Maynard descendants held on to the property and operated it as aboarding house until 1914 when Willis Burgess, a resident, purchased it. Hisfamily owned it until 1990. Later archaeological investigations have shown that the families joined the transition to Victorian consumerism, chasing more processed foods and beverages as well as typical mass-produced tableware. In the early 1990s, Port of Annapolis, a private developer of historic properties, attempted to renovate the structure for resale. Recognizing its historic significance, they transferred ownership to the City of Annapolis. With grants from the City and the Maryland Historical Trust, Historic Annapolis Foundation, the designated restoration agent, is working to restore the property as a house museum depicting 19th century African-American life in Annapolis.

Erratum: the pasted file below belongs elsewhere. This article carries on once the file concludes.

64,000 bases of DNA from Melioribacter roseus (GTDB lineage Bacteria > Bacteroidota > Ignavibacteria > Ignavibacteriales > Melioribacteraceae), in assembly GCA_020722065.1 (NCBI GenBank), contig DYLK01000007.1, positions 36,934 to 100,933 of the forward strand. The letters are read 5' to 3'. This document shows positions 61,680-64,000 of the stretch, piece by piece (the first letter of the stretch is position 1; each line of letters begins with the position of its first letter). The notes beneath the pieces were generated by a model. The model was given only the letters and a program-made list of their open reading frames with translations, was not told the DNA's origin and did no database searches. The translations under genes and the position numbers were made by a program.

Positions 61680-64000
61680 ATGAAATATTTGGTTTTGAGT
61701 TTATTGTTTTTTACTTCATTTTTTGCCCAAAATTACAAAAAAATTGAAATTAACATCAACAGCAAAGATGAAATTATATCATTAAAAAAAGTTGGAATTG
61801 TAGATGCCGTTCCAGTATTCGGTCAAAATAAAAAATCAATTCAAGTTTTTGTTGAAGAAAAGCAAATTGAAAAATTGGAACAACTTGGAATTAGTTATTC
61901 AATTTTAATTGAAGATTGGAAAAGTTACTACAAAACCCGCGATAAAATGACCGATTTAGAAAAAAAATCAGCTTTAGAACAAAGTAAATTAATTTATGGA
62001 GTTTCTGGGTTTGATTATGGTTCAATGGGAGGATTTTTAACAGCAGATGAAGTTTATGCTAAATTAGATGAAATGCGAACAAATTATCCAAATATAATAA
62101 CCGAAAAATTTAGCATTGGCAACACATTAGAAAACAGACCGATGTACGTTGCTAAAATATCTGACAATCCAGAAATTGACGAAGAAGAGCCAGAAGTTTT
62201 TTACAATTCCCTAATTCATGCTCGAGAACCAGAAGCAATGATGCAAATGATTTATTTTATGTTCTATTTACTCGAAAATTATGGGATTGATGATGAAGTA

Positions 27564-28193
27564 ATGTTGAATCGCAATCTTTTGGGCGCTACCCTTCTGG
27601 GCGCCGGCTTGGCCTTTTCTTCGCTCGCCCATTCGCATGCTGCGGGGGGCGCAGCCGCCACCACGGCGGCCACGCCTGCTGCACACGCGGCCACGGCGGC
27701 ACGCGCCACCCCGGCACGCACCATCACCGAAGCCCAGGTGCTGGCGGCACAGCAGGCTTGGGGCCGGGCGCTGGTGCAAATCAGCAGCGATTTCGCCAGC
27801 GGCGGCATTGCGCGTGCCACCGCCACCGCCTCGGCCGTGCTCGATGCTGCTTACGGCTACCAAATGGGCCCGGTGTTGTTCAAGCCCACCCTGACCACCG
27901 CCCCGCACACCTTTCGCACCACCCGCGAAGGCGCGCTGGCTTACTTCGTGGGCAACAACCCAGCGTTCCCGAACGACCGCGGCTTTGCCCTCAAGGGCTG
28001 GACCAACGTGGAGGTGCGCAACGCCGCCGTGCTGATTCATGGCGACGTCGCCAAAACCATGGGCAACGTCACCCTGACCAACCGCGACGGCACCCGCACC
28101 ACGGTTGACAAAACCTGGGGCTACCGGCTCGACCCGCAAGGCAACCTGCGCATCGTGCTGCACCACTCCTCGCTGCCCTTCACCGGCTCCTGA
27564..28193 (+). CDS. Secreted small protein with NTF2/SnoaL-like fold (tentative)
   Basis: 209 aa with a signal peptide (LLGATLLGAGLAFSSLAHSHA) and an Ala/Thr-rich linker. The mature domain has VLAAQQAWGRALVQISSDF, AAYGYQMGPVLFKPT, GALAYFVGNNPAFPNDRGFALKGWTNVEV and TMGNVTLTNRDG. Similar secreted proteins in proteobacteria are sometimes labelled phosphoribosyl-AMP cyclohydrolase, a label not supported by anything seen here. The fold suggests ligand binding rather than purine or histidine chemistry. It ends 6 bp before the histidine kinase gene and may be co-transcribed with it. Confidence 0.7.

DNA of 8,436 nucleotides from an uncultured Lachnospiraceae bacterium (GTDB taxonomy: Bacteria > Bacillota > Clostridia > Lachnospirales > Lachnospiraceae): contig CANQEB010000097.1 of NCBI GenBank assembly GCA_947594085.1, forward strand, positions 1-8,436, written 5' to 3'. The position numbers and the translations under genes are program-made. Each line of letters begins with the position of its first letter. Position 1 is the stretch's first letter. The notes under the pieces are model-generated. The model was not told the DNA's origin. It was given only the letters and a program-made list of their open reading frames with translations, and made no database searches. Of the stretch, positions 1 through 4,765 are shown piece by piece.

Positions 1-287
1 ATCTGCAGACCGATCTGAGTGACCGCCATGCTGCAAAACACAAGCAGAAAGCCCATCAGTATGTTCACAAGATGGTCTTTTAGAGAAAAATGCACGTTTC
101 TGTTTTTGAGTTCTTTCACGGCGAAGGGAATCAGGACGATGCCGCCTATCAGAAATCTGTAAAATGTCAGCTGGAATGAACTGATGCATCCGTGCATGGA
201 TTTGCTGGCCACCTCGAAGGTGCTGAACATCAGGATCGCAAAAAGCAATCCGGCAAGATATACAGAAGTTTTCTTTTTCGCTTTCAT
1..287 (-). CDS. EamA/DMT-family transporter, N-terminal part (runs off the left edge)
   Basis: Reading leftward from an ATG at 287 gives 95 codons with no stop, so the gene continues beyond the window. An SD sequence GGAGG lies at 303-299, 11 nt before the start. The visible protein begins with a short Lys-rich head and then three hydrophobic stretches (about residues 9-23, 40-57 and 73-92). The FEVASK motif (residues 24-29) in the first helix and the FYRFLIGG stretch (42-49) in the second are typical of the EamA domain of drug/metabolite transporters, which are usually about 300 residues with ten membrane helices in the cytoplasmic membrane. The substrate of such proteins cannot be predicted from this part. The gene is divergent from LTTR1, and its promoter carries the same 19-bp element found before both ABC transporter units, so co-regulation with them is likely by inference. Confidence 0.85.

East Street

Northeast of Main Street, African-Americans found rental and ownership opportunities along East and Fleet Streets. Although both streets were fully platted by the late 1700s, extensive subdivision did not begin until the mid-1800s. Lumber merchants, builders, and grocers who had saved sufficient capital invested in the lots and built "tenements," that is, rental properties of simple rowhouses in groups of twos and threes, for the growing working class, largely African-American.